If Work Truck Week 2022 had to be summed up in one word, well, it’s electric.
While the Chevy Silverado EV and Ford F-150 Lightning dominated headlines from Indianapolis, it was the applications for larger electric vehicles (EV) that could have the most impact for years to come. NTEA, the Association for the Work Truck Industry, says they had over a dozen EV launches this year.
Tom Wallace, sales manager for Iowa Mold Tooling Co., Inc. (IMT), cites the EV trend as the most important one he’s seen in his 15-year career.
“Electrification is the future,” Wallace says. “There have been some trends that made a big impact, namely the size of equipment getting bigger starting with Caterpillar and Komatsu, and we’ve had to grow to be able to work alongside. As a long-staying impact, I would say electrification will top that list, once it’s adopted and trusted.”
The size of the vehicles is itself a hurdle to adoption, explains Jacob Larimore, senior director of business development and strategy for EAVX.
“People are excited to see there are EVs here now today, and they’re not small ones either,” Larimore says. “As you go up in class, the problems you have to solve with electrification are amplified.”
IMT’s prototype electro-hydraulic telescopic crane and compressor package powered by Vanair’s EPEQ power system and ELiMENT batteries allows the user to power the crane even while the vehicle is off and without a traditional PTO and pump setup. The first-to-industry solution allows the user to either buy new and go fully electric or retrofit an existing diesel truck, Wallace says.
EAVX focused on collaborations with JB Poindexter sister business units Reading Truck and Morgan Truck Body, highlighting partnerships with electric chassis manufacturers including Zeus Electric Chassis, Lion Electric and International. The concept vehicles also highlighted VX Control technology upfitted by EAVX.
EAVX COO Mark Hope sees the greatest opportunities for electrification to take off in the next five years in last-mile package deliveries, which have a conducive drive cycle, telecom/utility trucks where electric is the standard and refrigerated/grocery delivery vehicles that have the most to be saved because of continuous operation. For off-highway vehicles, Hope predicts full electrification to be elusive but targeted applications to have an impact.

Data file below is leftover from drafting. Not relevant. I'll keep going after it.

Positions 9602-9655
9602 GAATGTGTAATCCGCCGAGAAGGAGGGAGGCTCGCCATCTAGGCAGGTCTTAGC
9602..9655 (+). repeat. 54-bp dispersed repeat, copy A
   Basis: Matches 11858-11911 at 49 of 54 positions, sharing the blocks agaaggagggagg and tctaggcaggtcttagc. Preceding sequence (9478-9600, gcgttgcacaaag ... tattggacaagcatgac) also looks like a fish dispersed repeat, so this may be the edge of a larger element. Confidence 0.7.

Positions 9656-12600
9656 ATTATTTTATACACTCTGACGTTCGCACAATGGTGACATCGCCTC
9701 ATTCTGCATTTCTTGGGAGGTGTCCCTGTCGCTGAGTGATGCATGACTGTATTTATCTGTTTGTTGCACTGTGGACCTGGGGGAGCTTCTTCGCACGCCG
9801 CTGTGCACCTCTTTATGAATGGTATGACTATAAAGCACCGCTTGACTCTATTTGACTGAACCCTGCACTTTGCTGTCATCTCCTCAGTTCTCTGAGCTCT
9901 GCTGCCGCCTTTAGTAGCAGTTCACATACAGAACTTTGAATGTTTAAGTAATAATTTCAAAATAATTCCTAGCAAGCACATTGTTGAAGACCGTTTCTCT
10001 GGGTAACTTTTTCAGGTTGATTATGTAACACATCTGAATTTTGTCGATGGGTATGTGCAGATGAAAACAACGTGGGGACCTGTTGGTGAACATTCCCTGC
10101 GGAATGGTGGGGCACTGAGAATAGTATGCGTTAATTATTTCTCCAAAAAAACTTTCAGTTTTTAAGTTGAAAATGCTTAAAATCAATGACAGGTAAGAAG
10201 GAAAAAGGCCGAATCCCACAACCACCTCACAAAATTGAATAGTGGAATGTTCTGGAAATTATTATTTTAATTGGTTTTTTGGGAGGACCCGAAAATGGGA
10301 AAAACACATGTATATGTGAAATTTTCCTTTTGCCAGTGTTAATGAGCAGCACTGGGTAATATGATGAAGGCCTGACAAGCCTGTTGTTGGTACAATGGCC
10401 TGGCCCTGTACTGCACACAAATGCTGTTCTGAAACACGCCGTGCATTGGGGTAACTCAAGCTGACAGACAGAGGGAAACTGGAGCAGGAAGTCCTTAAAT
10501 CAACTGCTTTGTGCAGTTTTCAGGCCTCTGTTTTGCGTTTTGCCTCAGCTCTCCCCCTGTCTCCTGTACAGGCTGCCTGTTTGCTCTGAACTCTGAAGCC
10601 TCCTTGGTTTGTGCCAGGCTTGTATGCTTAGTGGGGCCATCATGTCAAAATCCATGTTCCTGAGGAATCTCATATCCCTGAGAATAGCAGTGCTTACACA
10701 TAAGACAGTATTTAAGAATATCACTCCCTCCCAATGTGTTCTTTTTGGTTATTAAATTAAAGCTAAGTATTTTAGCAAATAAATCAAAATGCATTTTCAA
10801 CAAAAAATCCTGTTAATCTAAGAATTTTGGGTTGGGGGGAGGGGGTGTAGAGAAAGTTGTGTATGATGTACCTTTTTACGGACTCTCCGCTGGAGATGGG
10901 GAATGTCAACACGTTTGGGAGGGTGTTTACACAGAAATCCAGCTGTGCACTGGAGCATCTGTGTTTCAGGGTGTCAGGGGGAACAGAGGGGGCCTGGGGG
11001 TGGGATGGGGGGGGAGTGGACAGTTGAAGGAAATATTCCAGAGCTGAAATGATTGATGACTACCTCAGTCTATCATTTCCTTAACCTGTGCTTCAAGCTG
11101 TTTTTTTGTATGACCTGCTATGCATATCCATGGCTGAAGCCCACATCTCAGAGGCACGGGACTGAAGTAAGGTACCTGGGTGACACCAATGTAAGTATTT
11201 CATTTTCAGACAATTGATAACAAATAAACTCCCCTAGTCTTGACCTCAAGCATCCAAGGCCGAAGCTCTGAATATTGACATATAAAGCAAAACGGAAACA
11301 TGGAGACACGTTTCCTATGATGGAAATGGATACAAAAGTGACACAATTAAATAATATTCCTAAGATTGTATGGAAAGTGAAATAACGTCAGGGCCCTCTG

“You have to look at solutions that don’t turn the design upside down, just how we get power to them,” Hope says.
Municipal uses – where there’s a requirement for noise reduction and lower emissions – and rental companies are also at the leading edge of adoption, says Wallace.
EV experts across Work Truck Week acknowledged significant hurdles in the near-term for electrification to take off.
Infrastructure. “Infrastructure is the first thing that jumps out,” Hope says. “You have to be able to charge all of these vehicles. The more you put out there the more burden you put on the grid and the more burden you put on the fleet.”
Supply chain. Materials supply, battery supply, battery components like lithium and cobalt—the supply chain disruption of the past two years continues to affect electrification. Wallace, however, points out that supply challenges are also opportunities.
“We all know that chassis are very hard to find these days,” he says. “If you have a truck that’s five years old and has low mileage, and you need to work toward a more efficient system today, [a retrofit solution like IMT and Vanair’s] is the way to do it.”
Adds Larimore: “There will be big improvement by the end of 2022.”
Battery cost, size and charge times. Hope said that beyond supply chain, initial barriers around batteries are starting to fall.
“As more OEMs move into electrification, we’ll start to get to scale, and you’ll see costs decrease. You’ll see battery progression as well. Those trends are real,” Hope explains. “The more units get into the field, the more they’ll put R&D back into it.”
“We’re looking at a slimmer profile battery that is easier to set up against a bulkhead wall and not as heavy; we’re always trying to get weight out of a truck,” Wallace agrees.
Electrification mandates alone can’t lead to wide-scale adoption, experts agree. But other factors that can: Rising oil prices and tighter margins.
“There will always be a little pushback because it’s new and it’s a change,” says Wallace. “But our customers in our markets are really trying to understand [electrification]. One thing customers love is a way to save money.”